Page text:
• 59. Anticipating situations and conflicting issues strengthens the internal position of communication departments The communication department plays an important role The communication department in the overall performance is irreplaceable of the organisation The communication department anticipates situations and .463 .442 conflicting issues The communication department generates financial and .378 .265 immaterial assets for the organisationwww.communicationmonitor.eu / Zerfass et al. 2011 / n = 1,450 PR professionals in communication departments; Q 6: How would youdescribe the position of the communication department in your organisation? Scale 1 (= Strongly disagree) – 5 (= Totally agree). 60Significant correlations between all items (Pearson correlation, 2-tailed, p≤0.01,).
  • 60. The horizontal power of communication departments is stronger if the top communication manager has broader responsibilities The communication department anticipates situations and 80.5% conflicting issues 64.5% The communication department plays an important role in 78.6% the overall performance of the organisation 59.9% 72.7% The communication department is irreplaceable 55.4% The communication department generates financial and 50.8% immaterial assets for the organisation 33.1%Other departments activities depend on the communication 46.7% department 26.4% for all or at least three communication fields The top communication manager is responsible … for media relations or media relations and internal communicationwww.communicationmonitor.eu / Zerfass et al. 2011 / n = 1,450 PR professionals in communication departments; Q 6: How wouldyou describe the position of the communication department in your organisation? Scale 1 (= Strongly disagree) – 5 (= Totally agree), 61considered scale points 4-5 / Q 5.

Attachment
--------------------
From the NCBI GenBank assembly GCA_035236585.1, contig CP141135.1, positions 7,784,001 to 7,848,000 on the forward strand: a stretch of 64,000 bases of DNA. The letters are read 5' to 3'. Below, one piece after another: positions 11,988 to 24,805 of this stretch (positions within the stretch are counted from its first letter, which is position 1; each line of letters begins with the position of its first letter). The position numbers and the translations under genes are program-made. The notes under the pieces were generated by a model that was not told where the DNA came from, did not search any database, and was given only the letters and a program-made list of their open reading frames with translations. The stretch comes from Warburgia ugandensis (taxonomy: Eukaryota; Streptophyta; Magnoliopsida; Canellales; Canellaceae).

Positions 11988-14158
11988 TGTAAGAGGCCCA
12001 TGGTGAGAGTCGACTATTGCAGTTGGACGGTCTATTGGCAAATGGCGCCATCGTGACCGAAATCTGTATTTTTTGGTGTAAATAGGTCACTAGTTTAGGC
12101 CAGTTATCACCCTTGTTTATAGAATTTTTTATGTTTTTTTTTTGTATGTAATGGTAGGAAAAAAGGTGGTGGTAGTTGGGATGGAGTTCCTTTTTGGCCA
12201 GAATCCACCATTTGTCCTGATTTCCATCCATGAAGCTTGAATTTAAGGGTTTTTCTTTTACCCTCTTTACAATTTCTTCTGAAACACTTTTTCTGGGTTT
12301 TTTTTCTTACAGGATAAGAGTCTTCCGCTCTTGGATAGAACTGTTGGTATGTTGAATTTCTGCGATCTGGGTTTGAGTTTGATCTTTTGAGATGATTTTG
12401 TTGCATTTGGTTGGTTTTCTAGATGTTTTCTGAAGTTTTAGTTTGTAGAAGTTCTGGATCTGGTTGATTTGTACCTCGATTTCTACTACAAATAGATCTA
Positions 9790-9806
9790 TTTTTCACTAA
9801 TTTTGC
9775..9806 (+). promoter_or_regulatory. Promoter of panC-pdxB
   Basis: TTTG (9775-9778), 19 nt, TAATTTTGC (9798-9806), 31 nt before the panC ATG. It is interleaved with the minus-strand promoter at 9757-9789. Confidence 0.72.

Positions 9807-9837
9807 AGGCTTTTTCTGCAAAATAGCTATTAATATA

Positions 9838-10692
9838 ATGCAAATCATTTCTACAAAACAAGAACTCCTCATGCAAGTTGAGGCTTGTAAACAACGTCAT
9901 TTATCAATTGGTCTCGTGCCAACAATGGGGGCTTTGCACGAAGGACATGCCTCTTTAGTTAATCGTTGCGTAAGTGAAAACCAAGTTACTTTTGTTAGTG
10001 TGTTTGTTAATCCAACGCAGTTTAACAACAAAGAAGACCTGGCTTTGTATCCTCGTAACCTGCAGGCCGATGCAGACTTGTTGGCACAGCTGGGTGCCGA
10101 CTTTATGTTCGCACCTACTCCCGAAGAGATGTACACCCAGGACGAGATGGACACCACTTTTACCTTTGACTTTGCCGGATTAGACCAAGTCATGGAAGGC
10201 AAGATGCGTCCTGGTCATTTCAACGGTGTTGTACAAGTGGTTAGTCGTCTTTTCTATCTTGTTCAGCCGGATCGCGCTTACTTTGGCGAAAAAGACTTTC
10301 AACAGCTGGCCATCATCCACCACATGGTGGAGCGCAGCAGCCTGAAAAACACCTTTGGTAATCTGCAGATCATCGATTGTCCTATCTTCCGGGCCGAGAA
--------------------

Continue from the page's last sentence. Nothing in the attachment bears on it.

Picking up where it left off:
• 61. Influence of communication professionals in Europe: Three out of four are trusted advisers and involved in planning 77.9% are taken seriously by senior management (advisory influence) +2.4% compared to 2010 76.9% are likely to be invited to senior-level meetings dealing with organisational strategic planning (executive influence) +4.8% compared to 2010www.communicationmonitor.eu / Zerfass et al. 2011 / n = 1,449 PR professionals in communication departments; Q 7; Zerfaß et al. 2010 /nmax = 1,511; Q4: In your organisation, how seriously do senior managers take the recommendations of the communication function?;How likely is it, within your organisation, that communication would be invited to senior-level meetings dealing with organisational strategic 62planning? Scale 1-7; considered scale points: 5-7. Instrument adapted from US GAP VI survey (Swerling 2009).